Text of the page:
Bible Version Selection Tool from and Henry Neufeld
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Bible Version Comparison Tool


Please watch for bugs and if you find some, let me know by e-mailing

Usage is fairly simple even though it may look confusing at first. You can initially ignore the list of 11 characteristics. Each one is set by default to (1), which makes them all of even value. They can be set to any value from '0' (ignore) to '5' (critical). Setting a high value means that any difference in this area is very important to you in your comparison. Setting the value to '0' means that this value will be ignored in calculating the difference between the versions.

Immediately after these 11 drop-down boxes for characteristics you will find a drop down box listing versions. Choose the one you want used as a base of comparison. The default is NRSV. All the other versions are listed from the least to the greatest difference from the NRSV. You can choose any version as the base using this drop-down box.

Once you have chosen your base Bible version, click the "Sort!" button to produce the list according to your characteristics. The score in the right hand column gives you the points of difference between the base version and the one listed on that line.

Choose Your Version and Weight your Preferences

How important is each of the following to you?

Functionality refers to how well a translation transfers the function, or the meaning to the new language. A high score in this category indicates that idioms in the source languages are translated into idioms in the target language. This is often called dynamic or functional equivalence.


Formality refers to how closely a translation follows the grammatical forms and wording of the source language. This is often known as literal translation.

Easy Reading

Easy reading refers to how easy a translation is to read. This should not be confused with reading grade level. A children's Bible would rate a 10 here, while a scholarly version using many theological terms would rate a 1.

Use in public reading

If the translation is to be used in public reading, for example as a pew Bible, how well does it flow orally. A translation that lacks dignity or is clumsily worded will rate poorly here; one with dignified vocabulary but also smoothly designed will rate well.

Use in serious study

For serious study, often a more formal translation is required, even when a more functional translation is easier to understand. This is especially true if one wants to do word studies or make effective use of a concordance in other ways. This rating combines formality, good scholarly notes, and consistent translation practice.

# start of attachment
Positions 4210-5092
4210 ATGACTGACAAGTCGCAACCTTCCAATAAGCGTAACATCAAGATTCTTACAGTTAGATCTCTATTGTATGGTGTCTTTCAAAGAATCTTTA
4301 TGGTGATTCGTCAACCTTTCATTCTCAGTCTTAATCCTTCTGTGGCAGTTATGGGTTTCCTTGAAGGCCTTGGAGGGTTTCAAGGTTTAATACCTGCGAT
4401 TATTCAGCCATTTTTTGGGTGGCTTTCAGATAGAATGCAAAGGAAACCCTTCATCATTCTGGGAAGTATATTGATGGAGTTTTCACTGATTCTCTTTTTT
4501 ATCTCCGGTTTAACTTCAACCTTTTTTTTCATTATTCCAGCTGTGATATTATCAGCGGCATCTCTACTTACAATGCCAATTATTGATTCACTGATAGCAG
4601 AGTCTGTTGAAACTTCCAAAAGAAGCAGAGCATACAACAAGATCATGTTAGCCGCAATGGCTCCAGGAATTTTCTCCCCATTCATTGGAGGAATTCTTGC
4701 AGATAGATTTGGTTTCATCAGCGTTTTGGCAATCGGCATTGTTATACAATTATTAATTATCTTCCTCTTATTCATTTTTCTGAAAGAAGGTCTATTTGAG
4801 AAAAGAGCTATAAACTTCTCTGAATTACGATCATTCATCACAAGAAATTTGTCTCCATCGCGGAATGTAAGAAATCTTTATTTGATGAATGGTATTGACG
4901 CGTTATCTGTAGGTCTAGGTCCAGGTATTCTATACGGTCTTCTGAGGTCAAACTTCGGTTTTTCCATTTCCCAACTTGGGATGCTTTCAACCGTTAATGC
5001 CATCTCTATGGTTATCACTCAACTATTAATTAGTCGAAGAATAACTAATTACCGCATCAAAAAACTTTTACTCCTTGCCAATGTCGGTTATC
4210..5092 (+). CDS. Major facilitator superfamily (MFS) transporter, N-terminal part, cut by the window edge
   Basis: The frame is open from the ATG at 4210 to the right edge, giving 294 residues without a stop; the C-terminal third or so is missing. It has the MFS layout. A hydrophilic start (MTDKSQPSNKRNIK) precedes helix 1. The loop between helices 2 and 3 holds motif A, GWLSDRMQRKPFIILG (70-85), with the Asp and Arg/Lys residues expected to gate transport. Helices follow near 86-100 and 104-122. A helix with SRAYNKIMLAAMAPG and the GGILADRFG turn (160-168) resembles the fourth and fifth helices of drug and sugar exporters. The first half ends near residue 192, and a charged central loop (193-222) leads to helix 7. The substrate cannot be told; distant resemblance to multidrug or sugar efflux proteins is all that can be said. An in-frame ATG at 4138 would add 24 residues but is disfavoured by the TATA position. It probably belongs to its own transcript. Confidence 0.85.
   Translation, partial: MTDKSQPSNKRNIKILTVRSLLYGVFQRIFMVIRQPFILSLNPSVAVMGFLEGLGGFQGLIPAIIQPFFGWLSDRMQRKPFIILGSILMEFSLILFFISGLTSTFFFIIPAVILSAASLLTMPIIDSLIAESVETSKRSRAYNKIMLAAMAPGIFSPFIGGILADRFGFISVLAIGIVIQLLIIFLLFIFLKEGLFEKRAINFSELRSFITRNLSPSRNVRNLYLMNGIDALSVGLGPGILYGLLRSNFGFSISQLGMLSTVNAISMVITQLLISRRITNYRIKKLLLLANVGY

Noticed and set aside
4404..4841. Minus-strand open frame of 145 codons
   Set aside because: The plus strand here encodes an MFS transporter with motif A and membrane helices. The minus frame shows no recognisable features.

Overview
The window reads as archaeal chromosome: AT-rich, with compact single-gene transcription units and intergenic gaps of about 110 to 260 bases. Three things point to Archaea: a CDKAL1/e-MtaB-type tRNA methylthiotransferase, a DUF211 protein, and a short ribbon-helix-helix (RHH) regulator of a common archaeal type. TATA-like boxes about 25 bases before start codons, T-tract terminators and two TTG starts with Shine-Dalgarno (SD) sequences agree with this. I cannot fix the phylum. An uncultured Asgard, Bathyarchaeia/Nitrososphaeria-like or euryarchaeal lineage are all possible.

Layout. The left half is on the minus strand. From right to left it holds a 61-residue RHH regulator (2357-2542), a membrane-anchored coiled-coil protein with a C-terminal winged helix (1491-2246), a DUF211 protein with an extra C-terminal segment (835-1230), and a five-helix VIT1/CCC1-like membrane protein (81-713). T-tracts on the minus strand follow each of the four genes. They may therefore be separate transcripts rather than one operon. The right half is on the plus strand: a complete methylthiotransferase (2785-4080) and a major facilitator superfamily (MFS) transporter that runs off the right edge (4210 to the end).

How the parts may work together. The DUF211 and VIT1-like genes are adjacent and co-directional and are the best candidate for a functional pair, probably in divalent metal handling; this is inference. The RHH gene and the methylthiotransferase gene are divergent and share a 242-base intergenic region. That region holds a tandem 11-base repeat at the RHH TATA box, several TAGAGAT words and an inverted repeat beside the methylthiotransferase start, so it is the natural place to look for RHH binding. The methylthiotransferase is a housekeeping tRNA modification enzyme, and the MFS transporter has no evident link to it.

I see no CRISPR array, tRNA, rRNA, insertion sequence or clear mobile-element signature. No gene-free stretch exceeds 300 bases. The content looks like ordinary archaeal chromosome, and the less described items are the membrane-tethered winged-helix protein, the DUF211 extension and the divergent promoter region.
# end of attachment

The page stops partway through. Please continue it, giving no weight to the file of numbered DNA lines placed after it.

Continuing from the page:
Gender Neutral language

Gender neutral refers to translations such as "brothers and sisters" for Greek adelphoi, or use of plurals rather than singular masculine references, and not to use of gender neutral terms for God. A translation is considered gender neutral if groups of mixed gender are referenced neutrally where allowed by the source texts.

Capitalization of divine names

Divine names and pronouns are capitalized in some modern versions. This is strictly a matter of translator practice as there is no capitalization in the original. The rating indicates whether words such as "Son" referring to Jesus, and pronouns referring to God or any person of the trinity are capitalized.

Translation of cultural references

Cultural references always require some translating. I only rate a Yes for cultural translation when extensive items such as species of animal, or even geographic references (such as in the Cotton Patch version) are transposed..

Translation by committee rather than individual

Committee simply means that more than one translator was involved in producing the translation.

Interdenominational participation

Interdenominational means that translators from more than one Christian denomination were involved, even if they came from one broader group, such as evangelical denominations.

Interfaith participation

Interfaith means that there was interfaith cooperation. Generally this means both Jewish and Christian translators were involved in some way.

AbbrNameFuncFormEasy ReadPublic ReadStudyGenderCapitalCulturalCommitteeInter-denomInter-faithScore
Comparing versions to the NRSV
NRSVNew Revised Standard Version39341010NoNoYesYesYes0
NETNew English Translation5976109NoNoYesYesNo10
TNIVToday's New International Version387659NoNoYesYesNo14
NASBNew American Standard Bible194481YesNoYesYesNo16
ESVEnglish Standard Version195582NoNoYesYesNo16
HCSBHolman Christian Standard Bible295562YesNoYesYesNo18
RSVRevised Standard Version110337NoNoNoYesYesNo18
NKJVNew King James Version2102361YesNoYesYesNo19
REBRevised English Bible767969NoNoYesYesYes21
NLTNew Living Translation767759NoNoYesYesNo21
NABNew American Bible496761NoNoYesNoNo22
KJVKing James Version1101331NoNoYesYesNo23
NIVNew International Version587882YesNoYesYesNo23
NCVNew Century Version8710549NoNoYesYesNo23
CJBComplete Jewish Bible683341NoNoNoNoNo23
NEBNew English Bible695741NoNoYesYesNo24
JPSJewish Publication Society Tanakh688791YesNoYesNoNo25
YLTYoung's Literal Translation1101151NoNoNoNoNo25
GWGod's Word776661YesNoYesYesNo26
NJBNew Jerusalem Bible577962NoNoYesNoNo27
TEVToday's English Version969629NoNoYesYesNo27
NIRVNew International Reader's Version8510529NoNoYesYesNo27
TSThe Scriptures1101121YesNoYesNoNo28
MSGThe Message9284110NoYesNoNoNo31
CEVContemporary English Version958825NoNoYesYesNo33
PhilPhillip's New Testament718631NoNoNoNoNo38
TLBThe Living Bible718312YesNoNoNoNo39
NLVNew Life Version6410221YesYesNoNoNo39

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